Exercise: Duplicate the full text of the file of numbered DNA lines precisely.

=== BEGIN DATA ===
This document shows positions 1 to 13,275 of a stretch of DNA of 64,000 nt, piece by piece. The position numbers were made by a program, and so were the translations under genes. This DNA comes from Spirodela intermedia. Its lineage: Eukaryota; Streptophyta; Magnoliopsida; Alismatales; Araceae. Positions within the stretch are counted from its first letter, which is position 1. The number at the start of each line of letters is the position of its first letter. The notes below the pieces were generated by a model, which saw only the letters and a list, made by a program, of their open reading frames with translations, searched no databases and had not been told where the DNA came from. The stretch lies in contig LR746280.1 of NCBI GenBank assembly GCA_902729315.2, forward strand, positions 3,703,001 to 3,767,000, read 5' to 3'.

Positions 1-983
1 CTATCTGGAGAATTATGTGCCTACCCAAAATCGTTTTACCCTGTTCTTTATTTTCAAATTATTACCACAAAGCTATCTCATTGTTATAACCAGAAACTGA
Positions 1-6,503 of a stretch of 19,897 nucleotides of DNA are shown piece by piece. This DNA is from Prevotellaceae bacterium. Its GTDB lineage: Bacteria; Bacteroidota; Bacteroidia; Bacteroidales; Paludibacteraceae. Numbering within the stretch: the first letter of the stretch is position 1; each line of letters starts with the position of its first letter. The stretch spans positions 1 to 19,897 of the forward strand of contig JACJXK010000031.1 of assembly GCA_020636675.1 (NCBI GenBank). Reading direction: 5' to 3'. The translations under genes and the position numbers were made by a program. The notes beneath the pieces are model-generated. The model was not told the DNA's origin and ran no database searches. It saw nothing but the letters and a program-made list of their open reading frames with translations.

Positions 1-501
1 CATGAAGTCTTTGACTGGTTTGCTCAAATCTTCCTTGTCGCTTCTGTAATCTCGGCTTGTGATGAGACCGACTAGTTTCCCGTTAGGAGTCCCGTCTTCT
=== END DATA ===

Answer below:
This document shows positions 1 to 13,275 of a stretch of DNA of 64,000 nt, piece by piece. The position numbers were made by a program, and so were the translations under genes. This DNA comes from Spirodela intermedia. Its lineage: Eukaryota; Streptophyta; Magnoliopsida; Alismatales; Araceae. Positions within the stretch are counted from its first letter, which is position 1. The number at the start of each line of letters is the position of its first letter. The notes below the pieces were generated by a model, which saw only the letters and a list, made by a program, of their open reading frames with translations, searched no databases and had not been told where the DNA came from. The stretch lies in contig LR746280.1 of NCBI GenBank assembly GCA_902729315.2, forward strand, positions 3,703,001 to 3,767,000, read 5' to 3'.

Positions 1-983
1 CTATCTGGAGAATTATGTGCCTACCCAAAATCGTTTTACCCTGTTCTTTATTTTCAAATTATTACCACAAAGCTATCTCATTGTTATAACCAGAAACTGA
Positions 1-6,503 of a stretch of 19,897 nucleotides of DNA are shown piece by piece. This DNA is from Prevotellaceae bacterium. Its GTDB lineage: Bacteria; Bacteroidota; Bacteroidia; Bacteroidales; Paludibacteraceae. Numbering within the stretch: the first letter of the stretch is position 1; each line of letters starts with the position of its first letter. The stretch spans positions 1 to 19,897 of the forward strand of contig JACJXK010000031.1 of assembly GCA_020636675.1 (NCBI GenBank). Reading direction: 5' to 3'. The translations under genes and the position numbers were made by a program. The notes beneath the pieces are model-generated. The model was not told the DNA's origin and ran no database searches. It saw nothing but the letters and a program-made list of their open reading frames with translations.

Positions 1-501
1 CATGAAGTCTTTGACTGGTTTGCTCAAATCTTCCTTGTCGCTTCTGTAATCTCGGCTTGTGATGAGACCGACTAGTTTCCCGTTAGGAGTCCCGTCTTCT